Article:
|why even bother working with the web if you can't even spend the few dollars it takes to create a solid foundation for your websites. |
|As others mentioned, $1 a month is what most higher end shared hosters who provide dedicated ips seem to charge for extra dedicated ips, if that's an issue you are probably, as noted, in the wrong business. |
|sure there's a limited number of ips out there, but that doesn't mean you have to be one of the people who is restricted by that limitation |
You say "limitation", but I have yet to see any proof of any limitation by using a shared IP address in regards to SERPS in almost 10 years of using both dedicated and shared IP addresses. In fact, just the opposite. I have seen sites on shared IPs outrank sites with dedicated IP addresses on numerous occassions.
Just for the record, I totally agree that people shouldn't skimp on hosting. You don't want your website in the hands of the "cheapest" alternative.
I just don't agree that shared IP hosting always equates to "cheap". I also don't see any SERP benefit to a dedicated IP address.
There may be other benefits like being able to install an SSL cert or being about to test your site by typing in the IP address, but those have nothing to do with SERPs, which was what the original question was about.
For me the bottom line is this: If there is even the slightest possibility that my site could be associated with a porn or gambling site or any other site that might be penalized on the same IP as me and I might be affected, why would I take a chance to save a few dollars?
We all pay tons of money every month for insurance for our cars, health, home etc... Most of the time we never use it, but we pay it anyway "just in case". To me this is the same principle.
|Get a dedicated IP. Your competition is doing it. So should you. |
Yes, *some* of my competition is doing it. With no luck. So why should I?
I have one so-called "competitor" who comes up with a new "directory" every month. What he is basically doing, he is taking all my widgets and creates a page for each and every one, consisting of: widget in title, in <h1> tags, then goes affiliate junk like "widget" at amazon, "widget" at ebay, etc.. and that's all. Each "directory" is on a separate IP and even on dedictated server. No only those are on separate IPs, but on the servers that are located in different parts of the world, and with different bogus whois. But I know its him, as his long rabbit "ears" are portruding through everything he does on the net.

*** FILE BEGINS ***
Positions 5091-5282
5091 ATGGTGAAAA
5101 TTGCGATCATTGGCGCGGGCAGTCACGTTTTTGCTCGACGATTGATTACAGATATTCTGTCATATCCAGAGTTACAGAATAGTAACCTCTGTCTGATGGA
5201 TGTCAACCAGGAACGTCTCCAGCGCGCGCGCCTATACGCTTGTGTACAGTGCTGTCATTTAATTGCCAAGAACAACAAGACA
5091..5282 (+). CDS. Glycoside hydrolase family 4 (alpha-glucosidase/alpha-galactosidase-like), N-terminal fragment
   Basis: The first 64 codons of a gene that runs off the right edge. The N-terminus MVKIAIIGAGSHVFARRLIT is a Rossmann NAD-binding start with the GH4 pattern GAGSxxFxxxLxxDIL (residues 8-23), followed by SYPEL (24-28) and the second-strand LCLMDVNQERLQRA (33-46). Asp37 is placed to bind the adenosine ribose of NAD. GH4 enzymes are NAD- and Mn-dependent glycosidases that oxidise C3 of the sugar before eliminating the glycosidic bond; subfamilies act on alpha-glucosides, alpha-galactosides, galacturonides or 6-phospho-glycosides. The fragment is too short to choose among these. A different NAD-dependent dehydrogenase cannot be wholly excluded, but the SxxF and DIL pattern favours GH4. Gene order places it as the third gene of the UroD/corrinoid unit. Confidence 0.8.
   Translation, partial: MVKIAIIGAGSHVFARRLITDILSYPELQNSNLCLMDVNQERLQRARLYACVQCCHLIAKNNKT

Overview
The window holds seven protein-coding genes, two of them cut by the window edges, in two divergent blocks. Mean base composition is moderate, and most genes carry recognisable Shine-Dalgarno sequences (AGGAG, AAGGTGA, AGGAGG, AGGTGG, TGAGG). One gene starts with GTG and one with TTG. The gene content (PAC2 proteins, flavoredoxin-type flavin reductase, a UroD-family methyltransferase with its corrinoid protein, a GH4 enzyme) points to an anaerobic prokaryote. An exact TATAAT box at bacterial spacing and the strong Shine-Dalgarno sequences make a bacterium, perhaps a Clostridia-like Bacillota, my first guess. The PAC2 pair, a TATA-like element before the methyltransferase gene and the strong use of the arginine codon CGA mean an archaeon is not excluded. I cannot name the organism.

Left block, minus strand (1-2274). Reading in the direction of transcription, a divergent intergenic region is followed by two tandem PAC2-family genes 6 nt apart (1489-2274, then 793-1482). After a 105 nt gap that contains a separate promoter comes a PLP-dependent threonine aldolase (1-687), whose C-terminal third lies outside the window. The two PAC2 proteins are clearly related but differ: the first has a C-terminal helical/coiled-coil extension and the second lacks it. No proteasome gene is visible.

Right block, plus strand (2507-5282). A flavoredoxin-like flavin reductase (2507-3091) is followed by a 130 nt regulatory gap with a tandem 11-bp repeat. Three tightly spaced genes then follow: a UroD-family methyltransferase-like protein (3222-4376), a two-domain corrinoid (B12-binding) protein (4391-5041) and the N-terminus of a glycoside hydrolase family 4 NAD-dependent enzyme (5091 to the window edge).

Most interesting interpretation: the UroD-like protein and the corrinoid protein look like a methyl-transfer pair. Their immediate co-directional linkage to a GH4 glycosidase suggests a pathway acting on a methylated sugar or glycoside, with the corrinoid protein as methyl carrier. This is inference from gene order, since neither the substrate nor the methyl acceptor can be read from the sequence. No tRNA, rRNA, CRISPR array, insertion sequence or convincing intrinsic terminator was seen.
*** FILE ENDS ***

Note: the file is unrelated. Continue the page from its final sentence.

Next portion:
But in spite of all his struggling, all his "directories" still cannot outrank my site on a shared IP, for 2 years now.
phpmaven, I agree with you, but there are shared hosts that don't allow those kind of sites, EXACTLY for that reason, besides they don't need problems and extra work, as those sites are usually targets of hack attacks.
BTW, that's EXACTLY the reason why I don't have any insurances whatsoever, other than those required by law. I prefer to save money in the bank, then if something happen, I know my money will go on MY needs, and not on Joe Doe's needs.
And one more thing: don't forget that this forum is not only for ppl from US, Canada, UK and other countries where $10 is not a lot of money. There are also webmasters from other parts of the world, where 10 bucks can make a big difference.
|BTW, that's EXACTLY the reason why I don't have any insurances whatsoever, other than those required by law. I prefer to save money in the bank, then if something happen, I know my money will go on MY needs, and not on Joe Doe's needs. |
I was working in my backyard two years ago when an enormous oak tree split and half and came crashing down on my home and car (it was my neighbor's tree). All together this tree did over $60,000 in damages to my home and the other half (it was one of those forked trees) did over $40,000 in damages my neighbors.
It would take me roughly 80 years of insurance payments to cover the damages.
Sorry for the off topic comment.
For the life of me, I cannot see the need to get a dedicated IP address unless I'm going to be running some services that do not support virtual domains. If I get to that point, I get a dedicated server because I want complete control.
we host quite a few sites on the same IP and alot of our clients overlap each other in the same industry.
for instance on some terms we dominate the entire first page with our clients in that particular industry.
never had a problem.
we don't inter-link sites and provide a tailored strategy for each client.
all seems to work well.
i would be cautious if you employ alot of inter-linking between your sites that are hosted on the same IP and if you use the same sort of site structure / content on sites, you would likely get bitten if this is the case.